Presentation is paramount at Cathedrale, where you can enjoy a more formal dinner to the tune of live guitar music in the intimate stone courtyard. Order the sopa verde to watch your waiter bring you an empty bowl with blue corn strips in it, then reappear to pour a silky green liquid as if performing a magic trick. The mole here is equal to its less-expensive counterparts, but the soft music and dimly-lit atmosphere, paired with innovative side-dishes, make up the difference in price. Try the seasonal local homemade sorbet – a fascinating sampler of flavors like burnt milk, rose, and cactus fruit. A perfect way to celebrate your last night in Oaxaca or indulge in a romantic date night.
On pleasant spring or fall days, you can dine here with all of the windows open and enjoy the breeze while you look out at the cathedral and the zocalo, or main city square. Situated on the second floor, you can watch as couples stroll together through the park below and friends meet up to chat.
For a true mole lover, the Degustacion de Cuatro Moles is a delectable, 4-mole sampler with chicken that’s so tender it falls apart at the touch of a fork. Try the margarita con destilado de agave (mescal margarita) – sweet, tart, and smoky, this is possibly the best use of mescal you’ll find.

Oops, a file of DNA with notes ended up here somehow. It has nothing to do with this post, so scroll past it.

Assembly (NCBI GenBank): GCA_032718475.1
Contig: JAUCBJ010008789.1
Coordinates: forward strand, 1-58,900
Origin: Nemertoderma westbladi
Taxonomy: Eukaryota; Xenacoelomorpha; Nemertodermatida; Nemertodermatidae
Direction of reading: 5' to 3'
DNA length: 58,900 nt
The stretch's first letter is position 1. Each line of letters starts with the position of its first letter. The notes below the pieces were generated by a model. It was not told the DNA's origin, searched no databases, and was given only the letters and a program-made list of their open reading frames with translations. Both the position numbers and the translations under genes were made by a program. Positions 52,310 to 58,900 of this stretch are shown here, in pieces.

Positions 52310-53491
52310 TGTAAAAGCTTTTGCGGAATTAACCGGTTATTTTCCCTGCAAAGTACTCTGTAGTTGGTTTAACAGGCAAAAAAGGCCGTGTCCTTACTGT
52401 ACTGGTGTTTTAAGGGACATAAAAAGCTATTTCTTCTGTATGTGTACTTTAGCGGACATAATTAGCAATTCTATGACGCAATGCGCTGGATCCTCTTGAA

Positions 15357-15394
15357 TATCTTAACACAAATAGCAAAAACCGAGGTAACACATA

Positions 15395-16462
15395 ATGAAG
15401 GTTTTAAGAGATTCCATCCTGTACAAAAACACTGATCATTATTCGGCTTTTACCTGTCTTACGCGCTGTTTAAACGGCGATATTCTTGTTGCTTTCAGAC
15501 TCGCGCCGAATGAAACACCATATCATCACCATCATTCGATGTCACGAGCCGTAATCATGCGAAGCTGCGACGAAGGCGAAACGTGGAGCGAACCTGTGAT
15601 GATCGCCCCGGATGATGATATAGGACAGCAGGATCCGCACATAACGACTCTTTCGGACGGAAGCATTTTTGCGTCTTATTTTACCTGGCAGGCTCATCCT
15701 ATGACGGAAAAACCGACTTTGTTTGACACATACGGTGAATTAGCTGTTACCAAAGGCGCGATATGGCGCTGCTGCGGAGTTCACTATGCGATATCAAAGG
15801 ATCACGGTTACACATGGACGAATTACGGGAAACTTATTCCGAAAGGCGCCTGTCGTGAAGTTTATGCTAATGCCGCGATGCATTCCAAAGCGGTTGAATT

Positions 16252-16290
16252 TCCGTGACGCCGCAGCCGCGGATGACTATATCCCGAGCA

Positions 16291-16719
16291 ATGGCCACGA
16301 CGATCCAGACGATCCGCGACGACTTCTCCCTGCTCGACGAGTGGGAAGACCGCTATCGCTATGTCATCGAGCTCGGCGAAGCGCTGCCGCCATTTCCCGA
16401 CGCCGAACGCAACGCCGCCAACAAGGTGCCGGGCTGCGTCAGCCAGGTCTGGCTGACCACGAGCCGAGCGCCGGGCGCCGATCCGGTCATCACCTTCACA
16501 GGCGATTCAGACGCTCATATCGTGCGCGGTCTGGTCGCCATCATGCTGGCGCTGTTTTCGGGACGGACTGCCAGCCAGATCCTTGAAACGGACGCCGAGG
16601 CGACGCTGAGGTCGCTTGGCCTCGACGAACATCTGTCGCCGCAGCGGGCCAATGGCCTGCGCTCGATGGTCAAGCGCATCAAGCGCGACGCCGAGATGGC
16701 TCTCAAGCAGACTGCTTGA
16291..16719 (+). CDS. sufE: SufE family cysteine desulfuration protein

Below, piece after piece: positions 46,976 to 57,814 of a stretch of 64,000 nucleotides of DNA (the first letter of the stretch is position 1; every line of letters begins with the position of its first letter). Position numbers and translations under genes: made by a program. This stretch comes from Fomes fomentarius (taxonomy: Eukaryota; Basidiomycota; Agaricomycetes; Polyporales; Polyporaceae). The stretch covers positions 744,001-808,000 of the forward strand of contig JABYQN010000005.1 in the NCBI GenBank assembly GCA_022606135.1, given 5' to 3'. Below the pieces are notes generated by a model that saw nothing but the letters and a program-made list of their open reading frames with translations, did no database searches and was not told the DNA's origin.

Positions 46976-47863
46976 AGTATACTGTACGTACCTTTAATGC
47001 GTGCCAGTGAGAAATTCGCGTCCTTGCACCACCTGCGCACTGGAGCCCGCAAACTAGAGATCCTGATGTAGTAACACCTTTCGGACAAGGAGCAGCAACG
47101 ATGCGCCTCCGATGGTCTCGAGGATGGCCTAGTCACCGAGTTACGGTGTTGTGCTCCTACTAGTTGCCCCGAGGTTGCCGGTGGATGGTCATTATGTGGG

Develop your own family mole recipe in a cooking class at La Cocina Oaxaqena. Here, you’ll learn to roast chiles, grind onions, and combine the many ingredients to make – and then eat – your own mole. Chef Gerardo’s class, held in his mom’s colorfully decorated house in downtown Oaxaca, starts with a market tour and ends at her table, with perhaps the most satisfying meal you’ll have while you’re in town. This is as close as it gets to grandma’s house without having your own grandma nearby.
Aside from mole, you’ll make and enjoy tamales and tortillas, too. Private classes are $100 per person in the morning and $80 in the afternoon or $55 per person for groups. Expect to spend about four hours.
If you like to impress your friends with very little effort, take home some mole powder or paste and whip some up in your own kitchen. To prepare, add chicken and water. Running around, pretending you’ve been sweating away in the kitchen all day is optional. Your friends will likely love it either way. Mole powder in a variety of flavors and costs a couple of dollars (or about 40 pesos) for about a quarter-kilo bag from one of the many spice stalls in the cavernous Benito Juarez market. Makes about eight servings.
Bonnie Caton is a writer, photographer, and travel addict living in Brookings, a hidden gem on the Southern Oregon Coast. Currently working with Great Escape Publishing, she’s written over 1,000 articles on travel, photography, and how to combine them for a fun side-income. You can catch her photography at www.bonniecatonphotography.com, or follow her Instagram account @bonniecatonphoto.